7:07 pm | Thursday, June 20th, 2013
MANILA—The Department of Foreign Affairs set up Thursday a fact-finding body to investigate alleged sexual exploitation of distressed Filipino workers in at least three Philippine diplomatic posts in the Middle East as it asked eight more of the country’s ambassadors in the region to come home “for consultations.”
Foreign Secretary Albert Del Rosario ordered the ambassadors home to discuss the alleged cases and draw up measures to prevent such offenses from occurring in Philippine foreign missions.
The Philippine envoys to Saudi Arabia, Qatar, Oman, United Arab Emirates, Bahrain, Egypt, Libya and Lebanon were summoned a day after Del Rosario called on the ambassadors to Jordan, Syria and Kuwait and officials linked to the alleged prostitution rings to take the next flight home to give their side of the issue.
“To be as thorough as possible in addressing the issue on the alleged sex-related offenses, Foreign Affairs Secretary Albert del Rosario has instructed the ambassadors of 11 of our embassies in the Middle East (including the three earlier called home) to come home immediately for consultations and to discuss related issues,” Hernandez said at a news briefing.
“We need to have our ambassadors participate in the fact-finding initiatives that the DFA has started, We need to find ways to collectively encourage victims and witnesses to come forward and submit formal complaints and testimonies,” he added.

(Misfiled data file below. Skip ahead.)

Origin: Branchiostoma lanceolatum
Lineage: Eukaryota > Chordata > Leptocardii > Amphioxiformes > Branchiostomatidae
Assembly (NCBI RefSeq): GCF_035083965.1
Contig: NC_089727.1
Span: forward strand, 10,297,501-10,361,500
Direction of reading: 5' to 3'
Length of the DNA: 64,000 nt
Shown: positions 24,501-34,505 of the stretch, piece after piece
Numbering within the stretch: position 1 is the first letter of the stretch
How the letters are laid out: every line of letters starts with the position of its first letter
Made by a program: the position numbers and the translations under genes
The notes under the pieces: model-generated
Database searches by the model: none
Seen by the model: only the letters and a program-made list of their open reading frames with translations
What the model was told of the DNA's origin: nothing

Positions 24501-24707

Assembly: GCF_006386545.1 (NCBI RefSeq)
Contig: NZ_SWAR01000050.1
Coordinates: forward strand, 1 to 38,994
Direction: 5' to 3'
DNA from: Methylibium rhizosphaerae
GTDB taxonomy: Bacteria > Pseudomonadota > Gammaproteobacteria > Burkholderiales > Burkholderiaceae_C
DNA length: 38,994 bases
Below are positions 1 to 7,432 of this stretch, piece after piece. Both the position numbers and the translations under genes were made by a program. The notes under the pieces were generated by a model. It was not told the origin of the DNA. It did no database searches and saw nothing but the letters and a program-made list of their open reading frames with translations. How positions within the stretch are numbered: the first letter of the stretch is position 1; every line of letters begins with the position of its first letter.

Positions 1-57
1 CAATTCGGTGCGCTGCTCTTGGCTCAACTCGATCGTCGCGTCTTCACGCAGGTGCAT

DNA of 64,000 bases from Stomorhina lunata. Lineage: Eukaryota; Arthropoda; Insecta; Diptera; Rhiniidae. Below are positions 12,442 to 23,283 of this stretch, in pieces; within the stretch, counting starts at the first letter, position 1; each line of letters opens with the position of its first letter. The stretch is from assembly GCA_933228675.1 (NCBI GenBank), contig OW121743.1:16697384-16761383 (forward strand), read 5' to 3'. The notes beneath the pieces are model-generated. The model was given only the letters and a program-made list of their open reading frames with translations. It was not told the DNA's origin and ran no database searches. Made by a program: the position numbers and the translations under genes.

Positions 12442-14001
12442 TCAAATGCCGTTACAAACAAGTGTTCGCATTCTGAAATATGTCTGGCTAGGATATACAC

Hernandez said the envoys in the Middle East, one of the world’s regions with the heaviest Filipino migrant population, would work together in gathering information about the sexual exploitation charges, first aired by Akbayan Rep. Walden Bello on Tuesday.
Citing information from “unimpeachable sources” within the DFA itself, Bello accused at least three officials in the Jordan, Kuwait and Syria embassies of soliciting sexual favors from distressed Filipinos staying in shelters awaiting repatriation to the Philippines and turning some of them into prostitutes.
While admitting that he has not spoken to an actual complainant or visited any of the posts involved, Bello accused embassy personnel, three of whom he identified as being in the Philippine Overseas Labor Office, of running prostitution rings, peddling the Filipino women to foreign clients.
Del Rosario called the charges “disconcerting” but still “hearsay” on Wednesday, following a two-hour conference with Bello. He also urged complainants to come out.
“We need to agree on information dissemmination plans to have a wider reach in order to complete our information regarding this issue,” Hernandez said.
The official said the ambassador will also discuss ways of preventing sexual offenses at Philippine foreign missions.
“We need to share with each other on how to prevent sex-related offenses in the future through orientation programs, training and education on gender sensitivity. We need to make an assessment of the capability of our posts to deal with circumstances such as what we now face,” Hernandez told reporters at the briefing.
Starting Friday, complainants or informants may also contact mobile number 0928 836 3756, DFA’s dedicated hotline for sex-related offenses. The DFA guaranteed confidentiality of all reports to be filed through this number.
Factual errors? Contact the Philippine Daily Inquirer’s day desk. Believe this article violates journalistic ethics? Contact the Inquirer’s Reader’s Advocate. Or write The Readers’ Advocate: